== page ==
As the number of progenitor cells for MSCs in BM and other organs is pretty low, MSCs should be ex vivo expanded in order to achieve a sufficient number for clinical application. Historically, large-scale clinical expansions of MSCs have been performed by using a basal medium supplemented with fetal bovine serum (FBS). Because of the ill-defined nature of FBS (presence of xenogeneic components) and lot-to-lot inconsistency of performance, development of a more defined serum-free MSC culture medium has become absolutely necessary. Therefore, S. Jung et al. in Canada (in “Ex vivo expansion of human mesenchymal stem cells in defined serum-free media”) reviewed herein current cell culture media for hMSCs and discussed medium development strategies. In addition to the serum-containing and serum-free MSC-culture medium supplemented with platelet lysates the authors compared properties of a serum-free, chemically defined MSC-culture medium (PPRF-msc6) developed in their laboratory with the commercially available serum-free media.
MSCs after their in vivo administration show their anti-inflammatory and regenerative effects either by secretion of long-distance acting soluble molecules or by migrating and homing to the damaged tissues. S. k. Kang et al. in South Korea in their review (in “Journey of mesenchymal stem cells for homing: strategies to enhance efficacy and safety of stem cell therapy”) outline the current understanding of MSC migration and discuss strategies for enhancing both the environmental and cellular conditions that give rise to effective homing of MSCs. According to the authors, this may allow MSCs to quickly find and migrate to injured tissues, where they may best exert clinical benefits resulting from improved homing and the presence of increased numbers of MSCs.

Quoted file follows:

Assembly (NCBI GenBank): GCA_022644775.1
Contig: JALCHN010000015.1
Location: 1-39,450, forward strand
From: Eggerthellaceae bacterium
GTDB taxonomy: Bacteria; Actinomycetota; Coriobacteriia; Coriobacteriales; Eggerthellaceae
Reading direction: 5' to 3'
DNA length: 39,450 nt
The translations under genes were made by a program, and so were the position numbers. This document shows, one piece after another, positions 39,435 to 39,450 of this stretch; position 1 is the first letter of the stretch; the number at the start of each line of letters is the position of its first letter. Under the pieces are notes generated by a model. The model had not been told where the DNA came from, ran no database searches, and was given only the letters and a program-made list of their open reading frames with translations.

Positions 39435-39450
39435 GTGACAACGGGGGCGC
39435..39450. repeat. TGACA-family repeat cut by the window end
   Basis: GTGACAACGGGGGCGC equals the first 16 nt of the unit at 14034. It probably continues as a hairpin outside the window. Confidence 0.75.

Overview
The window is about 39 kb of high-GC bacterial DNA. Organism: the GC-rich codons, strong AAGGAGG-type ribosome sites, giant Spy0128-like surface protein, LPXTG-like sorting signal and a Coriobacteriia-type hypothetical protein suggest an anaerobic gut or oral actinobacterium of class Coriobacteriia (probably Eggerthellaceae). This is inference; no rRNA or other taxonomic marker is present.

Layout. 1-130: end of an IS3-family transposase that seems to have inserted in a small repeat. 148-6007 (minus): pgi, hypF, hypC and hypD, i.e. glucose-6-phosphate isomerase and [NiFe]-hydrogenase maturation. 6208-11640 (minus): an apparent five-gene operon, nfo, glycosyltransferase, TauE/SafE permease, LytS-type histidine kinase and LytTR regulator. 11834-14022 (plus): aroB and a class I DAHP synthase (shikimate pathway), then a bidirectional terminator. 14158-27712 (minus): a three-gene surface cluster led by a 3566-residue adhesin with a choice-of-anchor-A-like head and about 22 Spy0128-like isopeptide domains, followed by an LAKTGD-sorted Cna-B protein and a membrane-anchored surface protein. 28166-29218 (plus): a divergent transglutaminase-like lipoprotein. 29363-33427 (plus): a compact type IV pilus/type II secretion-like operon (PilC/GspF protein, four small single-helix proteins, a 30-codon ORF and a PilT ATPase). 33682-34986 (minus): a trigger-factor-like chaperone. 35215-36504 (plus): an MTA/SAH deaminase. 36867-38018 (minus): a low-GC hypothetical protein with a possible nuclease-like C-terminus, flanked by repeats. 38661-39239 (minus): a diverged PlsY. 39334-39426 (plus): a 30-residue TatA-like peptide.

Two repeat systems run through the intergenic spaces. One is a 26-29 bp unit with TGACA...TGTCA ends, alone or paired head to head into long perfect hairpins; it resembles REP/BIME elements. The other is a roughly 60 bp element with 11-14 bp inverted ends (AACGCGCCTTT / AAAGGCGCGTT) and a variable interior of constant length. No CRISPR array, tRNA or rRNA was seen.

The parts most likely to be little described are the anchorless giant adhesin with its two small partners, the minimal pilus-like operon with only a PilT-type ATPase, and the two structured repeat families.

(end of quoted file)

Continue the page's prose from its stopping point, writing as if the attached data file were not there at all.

Extensive experimental research during the past decades profoundly influenced the understanding of the mechanism of MSC-action and consequently its potential use in regenerative medicine. P. Babei et al. in Iran (in “Transplanted bone marrow mesenchymal stem cells improve memory in rat models of alzheimer’s disease”) demonstrated in the rat model that MSC treatment significantly increased learning ability and memory in both age-induced and chemically induced memory impairment.
In addition, stem cell-based therapy represents a rapidly growing alternative for cardiovascular diseases as the leading cause of death worldwide. M. T. Elnakish et al. in USA (in “Mesenchymal stem cells for cardiac regeneration: translation to bedside reality”) focussed on therapeutic applications of MSCs and their transition from experimental bench side to clinical bedside. Based on the reports published so far, they conclude that in addition to embryonic stem cells, induced pluripotent stem cells (iPSCs), endothelial progenitor cells, hematopoietic stem cells, and skeletal myoblasts that were used in the treatment of ischemic heart disease and myocardial infarction, MSCs due to their distinctive properties represent an innovative approach for cardiac regeneration. In line with this, N. A. Kouris et al. in USA (in “Directed fusion of mesenchymal stem cells with cardiomyocytes via VSV-G facilitates stem cell programming”) in their original article demonstrated that expression of the fusogen of the vesicular stomatitis virus (VSV-G) in human MSCs (vMSCs) increased their fusion capacity with cardiomyocytes (CMs). The fused cells adopted a CM-like phenotype and morphology in vitro. Furthermore, the authors found that the vMSCs delivered to the damaged mouse myocardium, via a collagen patch, were able to home to the myocardium and fuse to cells within the infarct and peri-infarct region of the myocardium and exerted functional benefit via multiple mechanisms.